• Plan for and coordinate operations during long-term closures, including how to provide meals, technology for online learning, guidance for carrying out Individual with Disabilities Education Act (IDEA) requirements, and providing educational services consistent with applicable requirements;
  • Funds may also be used to develop and implement public health protocols for reopening and continuing operations of school facilities to effectively maintain the health and safety of students, educators, and other staff.

Although ESSER funds are distributed to LEAs based on Title I-A allocations, these are not Title I-A funds. ESSER funding is its own, separate funding. Accordingly, ESSER funds must be awarded and tracked separately from Title I-A funds. ESSER funds do not include a supplement, not supplant requirement*, and are not subject to ranking and serving provisions that define how an LEA distributes funds to schools. An LEA may support any school within the LEA, target funds based on poverty, the indication of school needs, or other targeting measures.

If you have questions or want to get involved, please feel free to contact Paul at paul@centerforcoalfieldjustice.org or 724-229-3550 ext. 8.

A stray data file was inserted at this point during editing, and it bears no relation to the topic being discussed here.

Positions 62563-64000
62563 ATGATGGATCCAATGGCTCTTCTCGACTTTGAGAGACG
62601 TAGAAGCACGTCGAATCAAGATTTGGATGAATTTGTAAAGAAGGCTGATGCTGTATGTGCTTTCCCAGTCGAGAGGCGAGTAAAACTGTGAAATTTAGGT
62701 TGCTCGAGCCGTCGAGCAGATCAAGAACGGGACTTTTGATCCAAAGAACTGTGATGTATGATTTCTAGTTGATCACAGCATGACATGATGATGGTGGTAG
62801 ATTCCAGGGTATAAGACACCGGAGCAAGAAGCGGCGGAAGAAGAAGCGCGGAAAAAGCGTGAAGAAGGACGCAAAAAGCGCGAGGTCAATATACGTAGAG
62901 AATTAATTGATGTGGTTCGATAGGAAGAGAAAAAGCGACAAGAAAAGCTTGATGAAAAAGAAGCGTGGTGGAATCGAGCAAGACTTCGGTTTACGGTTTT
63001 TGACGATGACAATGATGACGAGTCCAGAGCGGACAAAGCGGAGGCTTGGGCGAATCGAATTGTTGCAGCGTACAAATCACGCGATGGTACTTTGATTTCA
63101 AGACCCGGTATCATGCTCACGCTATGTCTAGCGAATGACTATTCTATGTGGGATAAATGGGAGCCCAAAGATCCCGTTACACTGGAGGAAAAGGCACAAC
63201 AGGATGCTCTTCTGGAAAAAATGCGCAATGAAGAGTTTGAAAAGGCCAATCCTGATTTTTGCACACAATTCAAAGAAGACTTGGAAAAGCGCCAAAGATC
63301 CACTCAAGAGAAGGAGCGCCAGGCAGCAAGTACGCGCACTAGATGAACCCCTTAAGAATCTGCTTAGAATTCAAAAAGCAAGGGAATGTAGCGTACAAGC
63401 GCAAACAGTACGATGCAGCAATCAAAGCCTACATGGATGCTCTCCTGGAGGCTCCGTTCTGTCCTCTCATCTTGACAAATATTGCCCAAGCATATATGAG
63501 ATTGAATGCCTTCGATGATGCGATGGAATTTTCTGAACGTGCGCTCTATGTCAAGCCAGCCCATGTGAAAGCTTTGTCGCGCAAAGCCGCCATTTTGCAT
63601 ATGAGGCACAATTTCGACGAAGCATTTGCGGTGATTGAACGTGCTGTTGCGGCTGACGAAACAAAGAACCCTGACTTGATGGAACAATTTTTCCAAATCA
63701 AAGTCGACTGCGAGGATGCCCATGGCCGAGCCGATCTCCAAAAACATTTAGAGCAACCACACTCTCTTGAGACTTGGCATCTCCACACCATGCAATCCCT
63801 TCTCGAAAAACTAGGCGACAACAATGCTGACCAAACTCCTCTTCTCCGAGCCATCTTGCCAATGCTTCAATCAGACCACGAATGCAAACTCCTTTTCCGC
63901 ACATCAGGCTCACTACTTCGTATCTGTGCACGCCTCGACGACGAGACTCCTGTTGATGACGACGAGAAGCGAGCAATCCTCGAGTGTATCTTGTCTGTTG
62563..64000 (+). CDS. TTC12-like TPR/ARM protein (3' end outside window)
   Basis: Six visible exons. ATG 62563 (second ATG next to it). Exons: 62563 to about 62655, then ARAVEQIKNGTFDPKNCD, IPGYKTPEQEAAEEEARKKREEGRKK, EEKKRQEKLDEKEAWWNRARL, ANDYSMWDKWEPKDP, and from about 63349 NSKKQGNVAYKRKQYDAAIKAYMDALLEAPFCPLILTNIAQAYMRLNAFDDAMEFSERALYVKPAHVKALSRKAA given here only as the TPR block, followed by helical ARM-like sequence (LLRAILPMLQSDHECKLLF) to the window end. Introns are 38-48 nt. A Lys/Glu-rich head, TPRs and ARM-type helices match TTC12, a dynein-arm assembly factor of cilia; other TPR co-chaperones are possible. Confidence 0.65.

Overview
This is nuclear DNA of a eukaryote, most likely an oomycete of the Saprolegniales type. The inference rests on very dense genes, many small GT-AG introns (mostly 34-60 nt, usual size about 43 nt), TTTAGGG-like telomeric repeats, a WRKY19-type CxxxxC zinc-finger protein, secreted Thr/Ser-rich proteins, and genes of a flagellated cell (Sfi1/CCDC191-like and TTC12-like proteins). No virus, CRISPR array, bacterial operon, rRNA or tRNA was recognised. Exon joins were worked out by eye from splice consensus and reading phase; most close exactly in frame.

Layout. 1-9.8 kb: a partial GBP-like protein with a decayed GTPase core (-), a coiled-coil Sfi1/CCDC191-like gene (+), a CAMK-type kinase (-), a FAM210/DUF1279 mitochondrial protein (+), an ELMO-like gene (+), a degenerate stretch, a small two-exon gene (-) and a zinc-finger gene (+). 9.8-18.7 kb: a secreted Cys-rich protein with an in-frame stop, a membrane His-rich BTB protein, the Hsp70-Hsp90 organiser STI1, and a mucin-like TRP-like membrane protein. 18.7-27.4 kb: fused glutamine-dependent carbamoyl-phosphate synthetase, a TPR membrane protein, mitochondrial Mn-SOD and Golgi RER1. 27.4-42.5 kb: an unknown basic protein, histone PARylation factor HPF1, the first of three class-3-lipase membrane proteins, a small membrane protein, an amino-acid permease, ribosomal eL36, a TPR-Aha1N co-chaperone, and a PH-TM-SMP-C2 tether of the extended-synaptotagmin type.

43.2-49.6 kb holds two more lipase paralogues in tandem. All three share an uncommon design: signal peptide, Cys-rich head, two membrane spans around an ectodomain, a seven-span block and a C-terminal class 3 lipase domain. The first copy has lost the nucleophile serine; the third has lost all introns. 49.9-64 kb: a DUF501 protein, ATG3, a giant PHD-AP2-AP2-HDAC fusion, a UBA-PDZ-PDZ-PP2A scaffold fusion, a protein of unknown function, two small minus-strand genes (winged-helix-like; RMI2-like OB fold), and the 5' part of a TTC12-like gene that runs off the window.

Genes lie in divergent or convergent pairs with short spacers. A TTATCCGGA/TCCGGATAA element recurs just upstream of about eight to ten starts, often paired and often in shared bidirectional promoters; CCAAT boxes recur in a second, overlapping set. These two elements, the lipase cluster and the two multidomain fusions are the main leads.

*The term “supplement, not supplant” usually means that federal funds cannot be used to perform a service that would normally be paid for with state or local funds. In other words, since this is not a requirement, these funds can be used in ways similar to local and state funds.


  • Paul Fedore

    Paul Fedore has been a resident of Washington County since 2016 and previously worked with Washington County United, a chapter of PA United, as a canvasser fighting for economic, environmental, and racial justice. He loves camping, hiking, fishing, and boating. Paul joined CCJ’s team in July 2020 as the Field Program Coordinator to help deepen and strengthen our relationships with communities in southwestern Pennsylvania and to ensure that people have a pathway to engage in improving their communities. As of late 2023, Paul is now a Community Organizer, and is excited to work with everyone to hold fossil fuel companies and our elected officials accountable and to organize to build power in our small towns and rural communities. Contact Paul at paul@centerforcoalfieldjustice.org.